Isn’t 32 Years Long Enough?

With the Republican Party hell bent on capturing Congress once and for all this November, and the White House two years hence, it may be time to ask if perhaps someone ought to consider taking a few prudent preventive measures, lest our democracy—such as it is—should be snatched away forever.

We hasten to add that, in proposing that somebody actually do something, we do not mean to give offense to anyone. As others before us have observed, there is more than enough incivility in the public discourse already.

Besides, one can’t be too careful these days. One never knows when a partisan from either camp might conclude that the time has come to armor up, lock and load, and exercise their God-given right to prevail with a little help from the 2nd Amendment.

Nevertheless, we shall persist, at least far enough to say that it seems unlikely, should Republicans succeed in establishing control over the conduct of elections in enough states to control the Electoral College, that they will suddenly and spontaneously have a change of heart and offer to share power with a rival party they’ve been bullying for nearly thirty years.

If our analysis is correct, then Lincoln’s “last best hope of earth” has another 158 days. After that we start turning into Victor Orban’s Hungary.

As a news organization, it is not our place to offer a value judgment on this potential turn of events. A little historical context may be useful, though.

In 1990, Republican candidates across the country received a mailing from GOPAC, a tax-exempt 527 racket run by Rep. Newton Leroy “Newt” Gingrich [R-Ga.].

“We have heard a plaintive plea,” said Newt’s pamphlet: ‘I wish I could speak like Newt.’”

“Language: A Key Mechanism of Control,” was the answer to those prayers. It provided helpful slurs for candidates to sling at their opponents, their records, their proposals, and their party. A representative sampling: abuse of power, betray, bizarre, bosses, cheat, coercion, collapse, corrupt, criminal rights, cynicism[!], decay, destroy, devour, disgrace, endanger, failure, greed, hypocrisy, ideological, incompetent, insensitive[!!], intolerant, liberal, lie, machine, mandate(s), pathetic, radical, red tape, self-serving, selfish, shame, sick, spend(ing), steal, taxes, they/them, threaten, traitors[!!!], waste, and welfare.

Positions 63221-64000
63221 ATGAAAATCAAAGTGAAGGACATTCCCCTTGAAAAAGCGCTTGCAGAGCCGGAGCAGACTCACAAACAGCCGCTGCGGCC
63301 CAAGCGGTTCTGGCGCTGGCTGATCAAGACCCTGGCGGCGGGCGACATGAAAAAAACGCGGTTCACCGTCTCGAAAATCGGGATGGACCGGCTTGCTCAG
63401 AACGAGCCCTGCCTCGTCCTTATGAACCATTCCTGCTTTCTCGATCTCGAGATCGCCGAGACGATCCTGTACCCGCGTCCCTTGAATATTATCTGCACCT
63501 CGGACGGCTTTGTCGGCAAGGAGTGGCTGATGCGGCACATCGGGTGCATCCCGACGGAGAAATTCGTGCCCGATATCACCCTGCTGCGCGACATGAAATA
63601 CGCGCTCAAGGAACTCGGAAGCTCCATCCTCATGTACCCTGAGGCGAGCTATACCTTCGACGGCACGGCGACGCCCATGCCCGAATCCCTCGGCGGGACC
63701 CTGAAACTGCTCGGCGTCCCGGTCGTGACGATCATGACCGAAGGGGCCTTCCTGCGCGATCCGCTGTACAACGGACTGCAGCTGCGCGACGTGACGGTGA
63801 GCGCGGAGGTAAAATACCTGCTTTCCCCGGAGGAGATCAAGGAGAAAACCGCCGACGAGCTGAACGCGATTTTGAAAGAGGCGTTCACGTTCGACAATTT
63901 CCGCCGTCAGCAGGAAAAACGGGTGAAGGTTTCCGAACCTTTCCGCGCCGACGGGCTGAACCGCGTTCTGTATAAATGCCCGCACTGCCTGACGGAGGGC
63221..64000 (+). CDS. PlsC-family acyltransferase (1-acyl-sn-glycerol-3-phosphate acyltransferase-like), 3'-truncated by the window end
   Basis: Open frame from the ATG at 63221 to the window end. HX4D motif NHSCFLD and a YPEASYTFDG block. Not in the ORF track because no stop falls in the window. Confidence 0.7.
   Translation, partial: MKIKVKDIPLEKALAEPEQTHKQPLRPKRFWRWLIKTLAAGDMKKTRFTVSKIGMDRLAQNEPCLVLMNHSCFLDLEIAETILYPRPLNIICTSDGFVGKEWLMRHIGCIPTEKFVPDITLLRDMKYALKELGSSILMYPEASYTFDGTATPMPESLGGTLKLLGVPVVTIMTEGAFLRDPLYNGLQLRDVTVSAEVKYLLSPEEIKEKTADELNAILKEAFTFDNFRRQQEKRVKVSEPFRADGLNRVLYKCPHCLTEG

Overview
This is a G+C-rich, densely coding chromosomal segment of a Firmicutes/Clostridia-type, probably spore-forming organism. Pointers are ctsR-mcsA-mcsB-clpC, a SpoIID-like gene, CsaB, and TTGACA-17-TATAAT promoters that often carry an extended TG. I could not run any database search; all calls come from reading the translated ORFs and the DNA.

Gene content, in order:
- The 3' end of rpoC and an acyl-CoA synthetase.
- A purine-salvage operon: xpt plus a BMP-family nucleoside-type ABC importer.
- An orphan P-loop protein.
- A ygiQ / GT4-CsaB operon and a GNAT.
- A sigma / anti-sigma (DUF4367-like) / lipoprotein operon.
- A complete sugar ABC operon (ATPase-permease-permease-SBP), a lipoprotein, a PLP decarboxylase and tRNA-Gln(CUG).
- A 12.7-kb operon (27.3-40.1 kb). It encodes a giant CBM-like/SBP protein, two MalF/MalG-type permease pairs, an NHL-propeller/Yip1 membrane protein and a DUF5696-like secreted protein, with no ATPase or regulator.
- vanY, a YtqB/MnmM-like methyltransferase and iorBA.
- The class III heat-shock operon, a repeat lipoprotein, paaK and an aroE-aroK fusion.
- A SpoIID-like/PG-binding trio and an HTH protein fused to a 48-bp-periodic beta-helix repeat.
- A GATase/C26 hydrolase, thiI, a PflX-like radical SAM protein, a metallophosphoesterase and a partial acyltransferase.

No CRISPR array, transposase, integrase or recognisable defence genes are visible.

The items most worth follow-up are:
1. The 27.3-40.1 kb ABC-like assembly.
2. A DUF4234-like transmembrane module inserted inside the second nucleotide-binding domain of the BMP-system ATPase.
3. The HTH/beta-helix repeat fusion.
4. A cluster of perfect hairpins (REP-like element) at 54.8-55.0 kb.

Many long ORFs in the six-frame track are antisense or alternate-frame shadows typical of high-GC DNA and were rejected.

Five years after its release, the pamphlet had curdled enough Republican brains to elect Gingrich Speaker of the House of Representatives. Over the course of his four-year reign of terror—with a little help from Rush Limbaugh on the radio and Roger Ailes at Fox “News”—the better angels of the nation’s nature seemed to wither up and die.

Hypocrisy has been one of Gingrich’s most consistent and revolting traits. Ever ready to cast stones at horndogs like President Bill Clinton, the Speaker himself had the morals of a tom cat. His marital history was an epic of serial adultery. He divorced his first wife because she was “not young enough or pretty enough to be the wife of a President. And besides,” he noted, “she has cancer.”

Surveying this history, a reasonable person might well ask, “How did a presumably-innocent baby ever turn into such a miserable bastard?” Blogger E.H. Hail may have the answer.

During the ex-Speaker’s  ill-fated bid for the 2012 GOP Presidential nomination, Hail discovered that Gingrich is an hereditary miserable bastard. His father was born out of wedlock, and so was his father before him. The reader can find the sordid details at

Despite his unfortunate lineage, and his rejection by the nation in 2012, Newt continues to devote attention to public policy. Sadly, the results are as deplorable as ever. Last week he offered a solution to the problem of schoolchildren being killed by gunfire: put more guns in schools.

“Every school in the country ought to have five or 10 people paid $500 a month or more extra—that would be a rational federal program to pay every teacher who’s willing to be trained and armed to protect the children—teachers and administrators.”

To be fair, there is a precedent, and it’s one which makes his proposal appear generous. Combat pay from the Pentagon is measly $225 a month.

That generosity is one reason the proposal is a non-starter. The Washington Post’s Philip Bump ran the numbers: to cover all the nation’s 131,000 public schools, Congress would have to give 655,000 teachers a pay raise costing a minimum of $4 billion a year. The sun will rise in the west before that happens.

Bump is too smart to take Gingrich’s proposal seriously. It’s just “something to say,” he writes, “that met the needs of his position as a Fox News contributor: giving primacy to toughness over rationality and focusing first on coming up with solutions that don’t involve limiting guns.”

It would be pointless to ask whether Gingrich is a highly-paid stooge of the GOP or the NRA. What, after all, is the difference? In the decade since the Sandy Hook shooting, the NRA is alleged to have spent about $100 million supporting the Republican Party—including $30 million to elect The Former Guy.

Yet, on Monday, asked about the prospects for legislation aimed at preventing the bloody massacres, President Biden called Senate Minority Leader Mitch McConnell and Texas Senator John Cornyn “rational Republicans.”

Technically he is correct, of course. Unlike some other members of the World’s Greatest Deliberative Body,™ and half of the House, neither the Majority Leader nor the senior Senator from Texas appear to be completely delusional.

Biden must be delusional, though, if he thinks they’re playing by the old, pre-Gingrich rules.

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